Venson-Moitoi’s loss at the African Union is a product of Botswana’s perception as an uppity, ICC-loving, West-leaning, anti-Pan Africanist state. It is also a consequence of President Khama’s attitude towards the AU which he called a “talk shop” and never attended. 

Lawrence Seretse

The election of the African Union Commission Chair, voted on by African Heads of State or their delegated representatives is done by secret ballot. The winning candidate requires a total of 39 votes, a 2/3rds majority to win. Mma Venson Moitoi obtained 10 votes in the first round of voting and 8 in the second and third rounds when she was knocked out of the running. At no point did she obtain the 15 votes she had expected.
At the 36th Summit of SADC Heads of State and Government in Mbabane Swaziland in August last year a resolution was passed endorsing and expressing support for Mma Moitoi’s candidacy for the AU Commission Chair. Article 12 of the resolution stated that the SADC nations applauded the regional unity shown in the first run off and would continue to her candidature for the next round set for yesterday, 30th January 2017.
Since the Mbabane conference, tensions between South Africa and Botswana have been high. In October 2016 Botswana was the first country to condemn the South African Government’s decision to withdraw from the Rome Statute and the International Criminal Court. The criticism by Gaborone of South Africa’s withdrawal from the ICC, itself coming under scrutiny by African nations that see Botswana as a western pawn. Botswana stated that it “is convinced that as the only permanent international criminal tribunal, the ICC is an important unique institution in the international criminal justice system. Botswana, therefore, wishes to reaffirm its membership of the Rome statute and reiterate its support for a strong international criminal justice system through the ICC”, however in 2003 Botswana had signed a Bilateral Immunity Agreement with the United States, binding itself not to extradite American citizens to the ICC.  The Bilateral Agreement which is largely perceived as making Botswana a mouth piece for the US.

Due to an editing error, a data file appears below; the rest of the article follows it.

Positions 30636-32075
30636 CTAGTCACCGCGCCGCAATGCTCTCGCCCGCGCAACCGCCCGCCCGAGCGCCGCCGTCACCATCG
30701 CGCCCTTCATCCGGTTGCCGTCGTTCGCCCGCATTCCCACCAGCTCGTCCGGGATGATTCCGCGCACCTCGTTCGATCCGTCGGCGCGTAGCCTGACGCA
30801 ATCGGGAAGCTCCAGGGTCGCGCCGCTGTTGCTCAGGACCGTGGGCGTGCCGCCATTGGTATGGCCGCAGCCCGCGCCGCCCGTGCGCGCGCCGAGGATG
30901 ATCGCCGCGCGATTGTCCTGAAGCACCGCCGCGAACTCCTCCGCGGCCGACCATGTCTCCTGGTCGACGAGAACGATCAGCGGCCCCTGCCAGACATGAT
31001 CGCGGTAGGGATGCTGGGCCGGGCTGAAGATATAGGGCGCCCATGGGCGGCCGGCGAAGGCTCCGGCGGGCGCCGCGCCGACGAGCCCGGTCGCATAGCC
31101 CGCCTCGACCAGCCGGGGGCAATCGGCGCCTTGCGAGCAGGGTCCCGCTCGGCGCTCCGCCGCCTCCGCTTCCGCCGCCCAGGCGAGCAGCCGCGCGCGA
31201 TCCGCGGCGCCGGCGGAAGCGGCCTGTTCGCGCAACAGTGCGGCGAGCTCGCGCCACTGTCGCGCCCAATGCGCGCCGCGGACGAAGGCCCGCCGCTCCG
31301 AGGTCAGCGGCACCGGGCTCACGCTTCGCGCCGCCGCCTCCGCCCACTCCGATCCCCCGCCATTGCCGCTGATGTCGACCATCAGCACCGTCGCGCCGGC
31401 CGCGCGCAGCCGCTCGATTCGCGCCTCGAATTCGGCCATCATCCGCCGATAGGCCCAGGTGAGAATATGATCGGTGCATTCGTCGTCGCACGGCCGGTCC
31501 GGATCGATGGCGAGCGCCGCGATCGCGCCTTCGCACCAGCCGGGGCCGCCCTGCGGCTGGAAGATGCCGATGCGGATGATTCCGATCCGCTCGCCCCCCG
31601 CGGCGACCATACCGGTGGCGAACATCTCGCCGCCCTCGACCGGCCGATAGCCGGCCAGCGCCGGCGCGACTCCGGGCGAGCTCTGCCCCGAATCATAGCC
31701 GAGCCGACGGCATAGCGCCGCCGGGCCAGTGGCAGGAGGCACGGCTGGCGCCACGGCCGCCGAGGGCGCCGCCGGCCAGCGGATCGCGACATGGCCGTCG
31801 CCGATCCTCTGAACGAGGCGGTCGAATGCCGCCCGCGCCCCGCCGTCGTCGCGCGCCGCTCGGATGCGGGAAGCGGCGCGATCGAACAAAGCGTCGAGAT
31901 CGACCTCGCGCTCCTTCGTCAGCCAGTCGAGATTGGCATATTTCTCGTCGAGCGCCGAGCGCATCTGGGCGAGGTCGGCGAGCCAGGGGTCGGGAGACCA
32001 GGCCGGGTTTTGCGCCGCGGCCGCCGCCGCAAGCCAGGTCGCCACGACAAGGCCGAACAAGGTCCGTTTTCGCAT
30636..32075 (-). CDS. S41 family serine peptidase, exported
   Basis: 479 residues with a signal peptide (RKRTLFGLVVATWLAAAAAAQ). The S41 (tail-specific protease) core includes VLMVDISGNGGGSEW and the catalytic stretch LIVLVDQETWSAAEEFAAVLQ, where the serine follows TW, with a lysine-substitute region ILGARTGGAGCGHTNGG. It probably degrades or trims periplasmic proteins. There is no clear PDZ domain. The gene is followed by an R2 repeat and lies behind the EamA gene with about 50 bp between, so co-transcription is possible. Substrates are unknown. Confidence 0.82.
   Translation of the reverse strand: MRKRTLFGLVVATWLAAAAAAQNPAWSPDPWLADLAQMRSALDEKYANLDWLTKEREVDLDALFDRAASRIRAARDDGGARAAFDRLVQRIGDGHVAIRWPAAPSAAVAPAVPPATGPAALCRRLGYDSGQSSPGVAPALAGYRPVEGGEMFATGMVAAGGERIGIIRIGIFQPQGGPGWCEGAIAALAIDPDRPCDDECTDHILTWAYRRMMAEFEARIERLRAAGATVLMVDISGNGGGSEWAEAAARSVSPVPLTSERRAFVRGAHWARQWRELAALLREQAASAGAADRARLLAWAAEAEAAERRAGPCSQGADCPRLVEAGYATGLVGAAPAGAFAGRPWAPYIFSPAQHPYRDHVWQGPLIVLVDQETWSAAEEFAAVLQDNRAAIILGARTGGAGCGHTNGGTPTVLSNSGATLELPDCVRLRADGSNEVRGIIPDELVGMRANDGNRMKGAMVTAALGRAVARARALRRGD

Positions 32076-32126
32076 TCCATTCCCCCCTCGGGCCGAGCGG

Compounding the political ramifications over South Africa’s declaration to withdraw from the ICC, tensions have escalated over revenue and the organisational structure of SACU, the Southern African Customs Union.  Inspite of various calls by all parties to reform SACU no agreement has been reached escalating economic tensions into the political arena.
The perception of Botswana by fellow African nations, as an extension of western policy was compounded further in October 2016 by Moitoi speaking to a select group of African leaders in Geneva. Botswana, whilst being praised for its stable economy and rapid growth has adopted open market policies reminiscent of western neo-liberal policies of Thatcher and Reagan largely condemned by African governments that focus more on human social development and Gross domestic Product. Moitoi in Geneva however, emphasised the need for Africa to stop focusing on political problems and focus instead on economic ones stating that “The AU has focused only on politics… our children are not going to live on politics. Our continent is not going to be built on politics. The schools that are going to educate our children are not going to be created by politics”. A position that would surely further alienate her candidacy rather than enhance it with African leaders that already perceive Botswana as isolationist and anti-pan African.
Moitoi’s candidature was further undermined by the lack of support from the Office of the President. Not only has Khama publically stated that organisations such as the African Union are merely “talk shops” but he has refused to attend them. Notably opting instead to send a delegation in his place at the time of Moitoi’s elections, leaving her in the hands of unsympathetic supporters within SADC.
Without the support at home and without a board or even a locally based support structure Moitoi’s aspirations to lead the African Union Commission was bound to meet significant resistance. It did.
Chad’s Moussa Faki Mahamat won the African vote and was elected as the new chairperson of the African Union Commission. The 56-year-old succeeds South Africa’s Nkosazana Dlamini-Zuma, who did not seek a second term in office after completing a four-year term. Faki is not new to the workings of the AU. He had previously served as the chair of the Economic, Social and Cultural Council.
SADC comprises of 15 nations Angola, Botswana, Democratic Republic of Congo, Lesotho, Madagascar, Malawi, Mauritius, Mozambique, Namibia, Seychelles, South Africa, Swaziland, United Republic of Tanzania, Zambia and Zimbabwe.